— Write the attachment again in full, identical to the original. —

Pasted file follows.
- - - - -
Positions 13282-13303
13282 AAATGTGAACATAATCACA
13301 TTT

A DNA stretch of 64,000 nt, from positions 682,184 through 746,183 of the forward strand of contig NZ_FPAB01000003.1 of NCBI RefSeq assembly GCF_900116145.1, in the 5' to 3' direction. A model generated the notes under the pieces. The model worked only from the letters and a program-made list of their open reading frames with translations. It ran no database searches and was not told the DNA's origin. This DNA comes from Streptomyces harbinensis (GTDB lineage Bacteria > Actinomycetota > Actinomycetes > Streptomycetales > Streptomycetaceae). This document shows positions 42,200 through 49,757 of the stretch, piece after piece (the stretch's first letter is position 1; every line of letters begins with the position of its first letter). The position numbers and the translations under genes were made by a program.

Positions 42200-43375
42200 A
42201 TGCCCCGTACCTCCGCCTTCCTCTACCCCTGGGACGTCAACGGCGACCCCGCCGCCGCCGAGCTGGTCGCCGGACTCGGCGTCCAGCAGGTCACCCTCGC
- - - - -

Positions 13282-13303
13282 AAATGTGAACATAATCACA
13301 TTT

A DNA stretch of 64,000 nt, from positions 682,184 through 746,183 of the forward strand of contig NZ_FPAB01000003.1 of NCBI RefSeq assembly GCF_900116145.1, in the 5' to 3' direction. A model generated the notes under the pieces. The model worked only from the letters and a program-made list of their open reading frames with translations. It ran no database searches and was not told the DNA's origin. This DNA comes from Streptomyces harbinensis (GTDB lineage Bacteria > Actinomycetota > Actinomycetes > Streptomycetales > Streptomycetaceae). This document shows positions 42,200 through 49,757 of the stretch, piece after piece (the stretch's first letter is position 1; every line of letters begins with the position of its first letter). The position numbers and the translations under genes were made by a program.

Positions 42200-43375
42200 A
42201 TGCCCCGTACCTCCGCCTTCCTCTACCCCTGGGACGTCAACGGCGACCCCGCCGCCGCCGAGCTGGTCGCCGGACTCGGCGTCCAGCAGGTCACCCTCGC